Tuesday, August 11, 2015

Picture book mini-reviews 38

What Floats in a Moat?
by Lynne Berry
Simon & Schuster Books for Young Readers
July 2013

 Here is a rather lengthy picture book take on Archimede's bath. Archie the goat tries to float across a moat. For science! In rhyming text, Skinny the Chicken gains much weight from downing all the buttermilk in their efforts to get the barrel properly afloat. I liked the angry queen pig. The pen and ink and watercolor illustrations are reminiscent of William Steig's work. The story is appended with an author's note on water displacement.

I borrowed this book from the library.

That is Not a Good Idea!
by Mo Willems
Balzer + Bray
April 2013

Mo Willems has struck gold again with another very funny, action packed story. Where's the piano music for this take on an old black and white silent film? A trio of baby chicks repeat, "That is not a good idea!" as a sweet and silly goose is seemingly lured in by a unctuous fox. Similar in theme to Richard Waring's classic picture book Hungry Hen, children will love the fabulous surprise ending.

 I borrowed this book from the library.

No Fits, Nilson!
by Zachariah O'Hora
Dial Books
June 2013

Let's blame an imaginary friend for tantrums. Nilson is a charming gorilla, who sometimes causes his friend Amelia problems when he decides to go ape. I appreciated small details such as Amelia staring him down and repeating the words "banana ice cream" over and over. Tiny text emanates from her eyes, as she hypnotizes Nilson with the promise of a treat for good behavior. Any child who's ever struggled with self-control will relate to this humorous offering.

I borrowed this book from the library.

What Makes a Baby?
by Cory Silverberg, illustrated by Fiona Smyth
Triangle Square
May 2013

This matter of fact volume describes all the ways how modern-day babies are made. It's informative and welcoming for any and all kinds of families - gay, lesbian, adopted, conceived by IVF or surrogacy, etc. Very literal-minded little ones may struggle with the poetic license, "they swirl together in a special kind of dance... the egg tells the sperm all the stories it has to tell about the body it came from..." Bright neon illustrations of yellow, purple and green people are reminiscent of Todd Parr or Keith Haring's work. Highly recommended, as it gets across the message to a child that they are loved and appreciated for who they are with questions such as, "Who was happy that it was YOU who grew?" and "Who was waiting for you to be born?"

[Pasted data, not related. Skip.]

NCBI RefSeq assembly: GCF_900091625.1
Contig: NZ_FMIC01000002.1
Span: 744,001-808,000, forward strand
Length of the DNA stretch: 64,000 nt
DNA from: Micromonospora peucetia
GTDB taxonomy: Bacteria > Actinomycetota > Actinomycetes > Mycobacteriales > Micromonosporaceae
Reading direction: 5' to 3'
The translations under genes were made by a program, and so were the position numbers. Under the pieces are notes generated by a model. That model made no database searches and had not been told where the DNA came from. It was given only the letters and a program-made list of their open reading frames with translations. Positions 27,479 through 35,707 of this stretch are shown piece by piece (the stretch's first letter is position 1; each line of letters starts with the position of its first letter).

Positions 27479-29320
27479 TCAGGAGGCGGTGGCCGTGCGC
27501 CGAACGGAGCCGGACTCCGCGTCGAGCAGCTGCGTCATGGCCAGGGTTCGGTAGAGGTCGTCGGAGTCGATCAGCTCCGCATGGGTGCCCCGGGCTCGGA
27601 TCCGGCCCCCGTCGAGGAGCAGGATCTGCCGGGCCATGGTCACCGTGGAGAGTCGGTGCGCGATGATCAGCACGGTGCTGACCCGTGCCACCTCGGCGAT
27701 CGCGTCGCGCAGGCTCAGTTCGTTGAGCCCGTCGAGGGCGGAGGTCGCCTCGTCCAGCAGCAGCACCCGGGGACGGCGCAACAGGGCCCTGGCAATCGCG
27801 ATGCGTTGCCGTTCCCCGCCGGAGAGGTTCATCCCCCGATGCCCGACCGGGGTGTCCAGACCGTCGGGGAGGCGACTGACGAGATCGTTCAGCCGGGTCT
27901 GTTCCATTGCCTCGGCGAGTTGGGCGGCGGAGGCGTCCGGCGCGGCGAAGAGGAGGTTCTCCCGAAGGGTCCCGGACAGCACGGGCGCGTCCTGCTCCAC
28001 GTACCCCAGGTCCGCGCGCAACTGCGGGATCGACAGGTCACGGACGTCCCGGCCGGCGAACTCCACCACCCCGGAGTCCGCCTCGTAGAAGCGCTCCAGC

I borrowed this book from the library.

Friday, August 7, 2015

Picture book mini-reviews 37

Dig, Dogs, Dig
by James Horvath
Harper Collins
April 2013

Go, Dog, Go meets your favorite construction book in this entertaining rhyming picture book. The dogs living situation is a bit reminiscent of a firehouse - but these dogs are ready for some construction work instead. Even the lines such as, "Run, dogs, run!" and "Dig, dogs, dig!" reminded me of Go, Dog, Go. They uncover a dinosaur bone, while building a park that eventually the whole community can enjoy. Colorful digital illustrations with plenty of full-bleed pages are vibrant and appealing. Endpages feature a lineup of the dogs, each posed with their tools.

I borrowed this book from the library.

Soup Day
by Melissa Iwai
Henry Holt and Co.
April 2010

Multi-media collage illustrations depict a happy little girl's day and the soup she makes with her Mommy on a wintry day in the city. This is a nice multicultural family and plenty of concepts such as counting or shapes are included throughout. The story is appended with a recipe for soup.

I borrowed this book from the library.

Penguin on Vacation
by Salina Yoon
Walker Childrens
April 2013